Managing Executive Expectations During a Cyber Attack


By Ismael Valenzuela, VP, Threat Research & Intelligence, BlackBerry

Whether you’re facing a physical disaster or a cyber attack, the best time to manage people’s expectations is not when the house is on fire and everybody is running around in the middle of a crisis. Proper incident command is paramount, something which is always better planned in advance. When there is weak or inadequate planning, communication problems are bound to appear during the handling of the incident.

As the old Chinese proverb goes, “The best time to plant a tree was 20 years ago. The second best time is now.”

If you didn’t have the foresight to plant a tree 20 years ago or manage your senior leadership team’s expectations in advance, here are seven important items to communicate as soon as possible to ensure everyone’s on the same page when the inevitable fire alarm starts to go off.

  • Manage the risk and contain the fallout. Executive and business unit cooperation is critical to ensure rapid containment and mitigation of the impact. Make sure that executives understand their responsibility to make the Incident Response plan successful and that the response is coordinated to avoid further damage and unnecessary repercussions.
  • Define the chain of command and remember that decision-making should be business-driven, not technical-driven, with a focus on understanding the impact, not fixing it right away. Senior leadership should help to balance investigative efforts with impact assessment.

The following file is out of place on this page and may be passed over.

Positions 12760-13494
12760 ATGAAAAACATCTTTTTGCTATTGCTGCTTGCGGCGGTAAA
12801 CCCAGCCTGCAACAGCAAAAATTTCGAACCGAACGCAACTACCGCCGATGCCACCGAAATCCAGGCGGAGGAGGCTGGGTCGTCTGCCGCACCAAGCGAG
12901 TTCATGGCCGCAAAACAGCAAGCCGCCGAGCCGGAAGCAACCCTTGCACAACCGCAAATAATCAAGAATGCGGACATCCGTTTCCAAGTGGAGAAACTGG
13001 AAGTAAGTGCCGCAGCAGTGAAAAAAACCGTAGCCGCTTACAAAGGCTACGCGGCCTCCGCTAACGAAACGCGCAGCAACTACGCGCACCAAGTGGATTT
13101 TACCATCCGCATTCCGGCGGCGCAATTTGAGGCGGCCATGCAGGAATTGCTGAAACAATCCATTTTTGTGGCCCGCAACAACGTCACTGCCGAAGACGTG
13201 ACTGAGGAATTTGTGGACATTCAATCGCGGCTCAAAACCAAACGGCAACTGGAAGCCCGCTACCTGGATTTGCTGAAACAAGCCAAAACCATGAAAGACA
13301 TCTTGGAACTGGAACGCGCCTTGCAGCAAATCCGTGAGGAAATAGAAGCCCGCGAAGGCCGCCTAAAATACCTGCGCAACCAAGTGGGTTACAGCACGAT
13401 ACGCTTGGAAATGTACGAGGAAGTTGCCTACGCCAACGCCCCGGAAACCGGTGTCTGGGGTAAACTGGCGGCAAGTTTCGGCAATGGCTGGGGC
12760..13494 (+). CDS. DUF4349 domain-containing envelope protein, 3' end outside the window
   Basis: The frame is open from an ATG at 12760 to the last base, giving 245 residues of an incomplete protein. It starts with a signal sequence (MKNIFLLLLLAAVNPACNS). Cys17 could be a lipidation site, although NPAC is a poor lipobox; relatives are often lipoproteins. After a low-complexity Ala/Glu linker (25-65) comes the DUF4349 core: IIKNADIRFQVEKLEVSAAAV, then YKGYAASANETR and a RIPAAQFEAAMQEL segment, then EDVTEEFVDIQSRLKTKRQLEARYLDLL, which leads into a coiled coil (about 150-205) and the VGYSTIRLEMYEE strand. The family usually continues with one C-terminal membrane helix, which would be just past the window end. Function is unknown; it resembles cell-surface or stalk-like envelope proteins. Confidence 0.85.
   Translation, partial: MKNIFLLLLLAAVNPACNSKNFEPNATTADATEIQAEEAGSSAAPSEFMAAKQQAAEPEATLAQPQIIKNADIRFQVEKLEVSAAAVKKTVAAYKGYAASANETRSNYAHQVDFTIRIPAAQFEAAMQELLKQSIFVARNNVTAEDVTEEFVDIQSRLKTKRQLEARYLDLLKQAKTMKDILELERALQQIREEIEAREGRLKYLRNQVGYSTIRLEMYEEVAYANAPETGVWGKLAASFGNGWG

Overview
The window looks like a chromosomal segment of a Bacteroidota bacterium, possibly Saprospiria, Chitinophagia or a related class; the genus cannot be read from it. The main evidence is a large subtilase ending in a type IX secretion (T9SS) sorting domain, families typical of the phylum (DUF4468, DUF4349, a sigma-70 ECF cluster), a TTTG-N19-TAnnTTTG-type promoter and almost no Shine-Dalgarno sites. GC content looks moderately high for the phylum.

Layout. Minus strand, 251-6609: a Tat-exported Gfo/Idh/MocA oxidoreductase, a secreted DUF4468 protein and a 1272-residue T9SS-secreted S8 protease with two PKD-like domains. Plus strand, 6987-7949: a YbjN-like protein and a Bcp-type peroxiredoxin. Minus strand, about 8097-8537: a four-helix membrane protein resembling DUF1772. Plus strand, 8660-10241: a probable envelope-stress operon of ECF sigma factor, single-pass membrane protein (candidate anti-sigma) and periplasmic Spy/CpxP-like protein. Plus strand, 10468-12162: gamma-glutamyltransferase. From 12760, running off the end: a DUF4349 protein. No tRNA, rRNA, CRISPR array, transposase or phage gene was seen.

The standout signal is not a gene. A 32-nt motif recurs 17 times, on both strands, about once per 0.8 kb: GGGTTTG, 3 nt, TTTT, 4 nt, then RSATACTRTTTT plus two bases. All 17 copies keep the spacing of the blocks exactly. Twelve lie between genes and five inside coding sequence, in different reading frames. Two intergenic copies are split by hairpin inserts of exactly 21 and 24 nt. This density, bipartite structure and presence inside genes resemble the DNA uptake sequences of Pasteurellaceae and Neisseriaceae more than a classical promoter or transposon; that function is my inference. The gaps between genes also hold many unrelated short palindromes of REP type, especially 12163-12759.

• A proper response requires a proper scoping. Ensure the business understands that a response will not be effective without a complete understanding of the threat. Improper scoping and misread signals usually lead to partial remediation, which can lead to further disasters.
  • Consider the long-term recovery (and response). If it’s some sort of targeted attack, the attacker won’t go away to cry in a corner, even if the attack is successfully contained and eradicated. Make sure the business understands that it’s likely that the attacker will come back.
  • Alert key business stakeholder groups. Public relations, legal, and compliance impacts are often not considered. Don’t overlook these or any other notification requirements. These should not be deferred as a post-incident issue.
  • Communicate frequently through executive and technical briefings depending on your audience. A consistent and effective communication process is critical. Regular incident status meetings should be required, and incident status details should be documented in a secure out-of-band location. All critical teams must be in a communication chain, and don’t forget that the communication of sensitive information must be tightly controlled at all times.
  • Don’t jump to conclusions. Use the popular Analysis of Competing Hypothesis (ACH) model to conduct your investigative efforts, and make sure you always get down to the root cause of the incident to continue improving your security posture.

With the world currently experiencing one cyber attack every 11 seconds and the 2022 Threat Report with insights from BlackBerry’s Research & Intelligence team revealing that SMBs experience 11-13 attacks every day its no longer a question of if you’ll be attacked, but when. Managing executive expectations during a cyber incident is no small task but by leveraging the above strategies, can make the difference between significant financial & reputational damage or a quick and painless resolution that enables the business to get back to doing what they do best.

Sustaining Partners